Talking to Your Teen About Climate Change

When Indianapolis resident Marta Heimlich Carter’s daughter watched the documentary “Cowspiracy: The Sustainability Secret” in her environmental sciences class, she was so outraged that she became a vegetarian. 

But she didn’t stop there. “My husband and I drastically cut our meat consumption to one to two times per week,” Carter says. “She was the one who influenced us to eat less meat.”

In the last year, Carter’s daughter joins thousands of other teens who are raising the specter of climate change. With the recent series of climate marches, young people are demonstrating the world’s lack of action on climate change and encouraging engagement. And though they are acting, they are scared too. After all, it is their future.

A recent Washington Post-Kaiser Family Foundation study found that most teens surveyed said that they were afraid, angry and felt helpless in the face of what 97% of all climate scientists are now telling us. Climate change will forever change their world — not our world, but their world. The good news: Like Carter’s daughter, teens are doing something about it.

Iowa State University’s Kathryn Stevenson, author of the study “Children can foster climate change concern among their parents,” found that children can be influencers when it comes to climate change. They can even change their parents’ and other’s minds. “I think that kids are wanting to be more activist and are trying to figure out how to contribute,” Stevenson says. “Having these conversations at home is one thing that they can do.”

But they are also doing other things, says Melissa Widhalm, operations manager for the Purdue Climate Change Research Center. In the past year, Widhalm has received more requests from youth groups interested in making changes in their own community for climate change reasons. Seven cities in Indiana have passed youth-led climate resolutions in their local city councils.

At school and in their communities, teens are leading recycling efforts, efforts to reduce cafeteria food waste or waste in supplies used at their schools, or even introducing vehicle idling programs to reduce emissions in school parking lots. Kids are talking to scientists, city councils, mayors and writing resolutions to make these changes in their communities, Widhalm says.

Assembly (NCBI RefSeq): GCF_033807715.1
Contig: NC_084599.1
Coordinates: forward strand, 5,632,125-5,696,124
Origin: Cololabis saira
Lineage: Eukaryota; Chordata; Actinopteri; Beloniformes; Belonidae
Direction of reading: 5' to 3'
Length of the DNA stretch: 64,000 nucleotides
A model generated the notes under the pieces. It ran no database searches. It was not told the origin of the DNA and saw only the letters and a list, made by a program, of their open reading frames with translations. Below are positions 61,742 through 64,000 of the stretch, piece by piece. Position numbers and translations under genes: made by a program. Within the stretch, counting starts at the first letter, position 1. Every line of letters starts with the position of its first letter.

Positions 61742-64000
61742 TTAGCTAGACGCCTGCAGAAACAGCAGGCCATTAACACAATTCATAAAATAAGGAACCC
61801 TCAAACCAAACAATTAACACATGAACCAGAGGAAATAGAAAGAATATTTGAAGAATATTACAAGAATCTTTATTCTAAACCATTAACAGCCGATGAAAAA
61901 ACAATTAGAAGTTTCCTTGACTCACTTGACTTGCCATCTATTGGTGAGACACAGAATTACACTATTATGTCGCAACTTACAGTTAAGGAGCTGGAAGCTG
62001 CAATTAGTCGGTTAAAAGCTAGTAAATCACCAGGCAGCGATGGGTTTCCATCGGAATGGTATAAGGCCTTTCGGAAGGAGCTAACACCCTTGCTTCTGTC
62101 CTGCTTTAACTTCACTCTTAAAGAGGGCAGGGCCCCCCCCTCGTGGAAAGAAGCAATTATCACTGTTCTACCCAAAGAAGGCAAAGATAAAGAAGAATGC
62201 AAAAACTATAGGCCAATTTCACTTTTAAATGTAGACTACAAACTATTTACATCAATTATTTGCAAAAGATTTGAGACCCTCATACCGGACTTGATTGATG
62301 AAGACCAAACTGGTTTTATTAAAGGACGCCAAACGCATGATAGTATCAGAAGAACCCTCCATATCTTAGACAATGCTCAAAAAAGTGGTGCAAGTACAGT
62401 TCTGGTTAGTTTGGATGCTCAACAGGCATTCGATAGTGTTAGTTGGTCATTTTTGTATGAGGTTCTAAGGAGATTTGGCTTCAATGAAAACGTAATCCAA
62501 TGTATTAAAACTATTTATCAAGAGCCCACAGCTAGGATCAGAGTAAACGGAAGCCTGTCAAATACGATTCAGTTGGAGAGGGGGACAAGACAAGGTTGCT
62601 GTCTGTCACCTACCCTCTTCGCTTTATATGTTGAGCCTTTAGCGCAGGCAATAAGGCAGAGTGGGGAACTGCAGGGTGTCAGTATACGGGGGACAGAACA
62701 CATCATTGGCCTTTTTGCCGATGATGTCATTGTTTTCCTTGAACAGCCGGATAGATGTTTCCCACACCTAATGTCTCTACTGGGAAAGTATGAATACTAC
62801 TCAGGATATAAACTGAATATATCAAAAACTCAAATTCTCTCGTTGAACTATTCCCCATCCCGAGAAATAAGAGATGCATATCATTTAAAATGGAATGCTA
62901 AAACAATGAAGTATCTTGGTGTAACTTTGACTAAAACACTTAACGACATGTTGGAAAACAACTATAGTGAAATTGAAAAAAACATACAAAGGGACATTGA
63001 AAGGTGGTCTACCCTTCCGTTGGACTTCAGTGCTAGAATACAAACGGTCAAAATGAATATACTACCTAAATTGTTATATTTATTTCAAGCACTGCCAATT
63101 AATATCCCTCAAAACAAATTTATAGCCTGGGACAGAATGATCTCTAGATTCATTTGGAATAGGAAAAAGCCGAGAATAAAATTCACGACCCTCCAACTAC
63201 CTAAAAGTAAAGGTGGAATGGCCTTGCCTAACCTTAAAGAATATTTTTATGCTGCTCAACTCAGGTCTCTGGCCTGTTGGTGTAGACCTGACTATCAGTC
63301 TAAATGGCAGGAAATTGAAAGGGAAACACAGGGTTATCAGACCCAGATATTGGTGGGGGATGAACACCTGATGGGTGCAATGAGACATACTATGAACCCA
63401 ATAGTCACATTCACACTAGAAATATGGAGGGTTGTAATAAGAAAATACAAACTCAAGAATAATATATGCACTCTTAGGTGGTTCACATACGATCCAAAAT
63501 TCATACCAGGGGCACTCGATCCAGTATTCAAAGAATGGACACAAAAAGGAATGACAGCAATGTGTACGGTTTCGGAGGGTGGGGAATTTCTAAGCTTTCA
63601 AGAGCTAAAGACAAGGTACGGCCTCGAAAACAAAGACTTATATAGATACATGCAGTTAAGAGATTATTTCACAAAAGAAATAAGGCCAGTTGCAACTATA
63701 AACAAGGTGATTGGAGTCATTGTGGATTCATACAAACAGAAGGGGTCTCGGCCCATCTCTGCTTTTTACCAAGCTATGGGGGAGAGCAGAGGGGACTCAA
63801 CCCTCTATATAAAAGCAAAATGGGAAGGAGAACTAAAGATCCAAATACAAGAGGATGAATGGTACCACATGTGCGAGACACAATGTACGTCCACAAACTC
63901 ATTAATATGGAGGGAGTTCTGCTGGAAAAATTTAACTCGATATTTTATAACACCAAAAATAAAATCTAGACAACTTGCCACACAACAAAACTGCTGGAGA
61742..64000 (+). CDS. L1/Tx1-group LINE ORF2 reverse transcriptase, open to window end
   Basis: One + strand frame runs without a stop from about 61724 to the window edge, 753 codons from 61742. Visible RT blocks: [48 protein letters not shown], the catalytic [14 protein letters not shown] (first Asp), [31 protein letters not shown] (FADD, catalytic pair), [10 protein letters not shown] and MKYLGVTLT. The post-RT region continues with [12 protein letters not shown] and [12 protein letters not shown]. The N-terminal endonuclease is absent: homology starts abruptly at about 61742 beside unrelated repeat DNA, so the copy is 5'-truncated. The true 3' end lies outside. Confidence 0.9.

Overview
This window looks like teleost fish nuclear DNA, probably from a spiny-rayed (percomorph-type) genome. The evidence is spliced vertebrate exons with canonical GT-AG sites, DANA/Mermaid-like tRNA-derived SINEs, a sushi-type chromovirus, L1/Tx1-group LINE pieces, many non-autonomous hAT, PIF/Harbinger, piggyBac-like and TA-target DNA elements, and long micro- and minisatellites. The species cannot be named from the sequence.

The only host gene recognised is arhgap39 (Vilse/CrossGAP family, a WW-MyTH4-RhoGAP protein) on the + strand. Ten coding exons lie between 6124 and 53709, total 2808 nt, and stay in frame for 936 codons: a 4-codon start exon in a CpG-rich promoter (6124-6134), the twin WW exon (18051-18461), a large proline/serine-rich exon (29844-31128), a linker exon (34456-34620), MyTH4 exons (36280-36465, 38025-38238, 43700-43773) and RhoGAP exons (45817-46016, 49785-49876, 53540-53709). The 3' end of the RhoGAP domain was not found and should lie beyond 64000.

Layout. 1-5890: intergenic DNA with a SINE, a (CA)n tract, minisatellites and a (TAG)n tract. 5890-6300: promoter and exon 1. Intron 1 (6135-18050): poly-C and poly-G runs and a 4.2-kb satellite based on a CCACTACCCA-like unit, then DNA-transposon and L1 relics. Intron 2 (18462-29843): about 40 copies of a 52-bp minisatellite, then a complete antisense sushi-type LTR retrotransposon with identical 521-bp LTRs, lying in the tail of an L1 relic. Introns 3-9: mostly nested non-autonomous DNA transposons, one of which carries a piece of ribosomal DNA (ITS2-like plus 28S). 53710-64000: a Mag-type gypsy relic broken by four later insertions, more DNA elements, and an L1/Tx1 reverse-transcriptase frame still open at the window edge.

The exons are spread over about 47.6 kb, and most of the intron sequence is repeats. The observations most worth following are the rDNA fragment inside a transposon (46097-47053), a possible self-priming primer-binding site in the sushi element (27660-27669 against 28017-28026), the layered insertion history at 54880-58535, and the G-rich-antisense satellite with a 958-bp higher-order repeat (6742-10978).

So how can parents encourage their teens when they have strong views on climate change, especially if they as parents don’t necessarily agree?

First, parents can educate themselves about the facts on climate change, Widhalm says. For a good starting point, Purdue University’s Climate Change Center shares on its website the current assessment of climate change in Indiana: Other sources with basic facts include NASA’s Global Climate Change site:

Parents can also listen when their teen comes to talk to them about their concerns about climate change, remembering that their teen may be feeling emotional about what’s happening. “We need to listen to our kids when they come to us with information about climate change,” Widhalm says. “We can start by talking about what we can do in our own households and community to make a difference.”

For teens who want to be part of making changes, environmental volunteerism is a great way to get involved. “There are a growing number of student groups to get involved in,” Stevenson says. Kids can start small with projects that they feel called to do, like starting a home garden, or making a list of plastic items that families can avoid buying, or using reusable water bottles in place of plastic single-use bottles. They can start a club at school, too. Climate change affects every aspect of our lives, Widhalm says, and teens are motivated and want to know what they can do about this.

Related Articles



From our Sponsors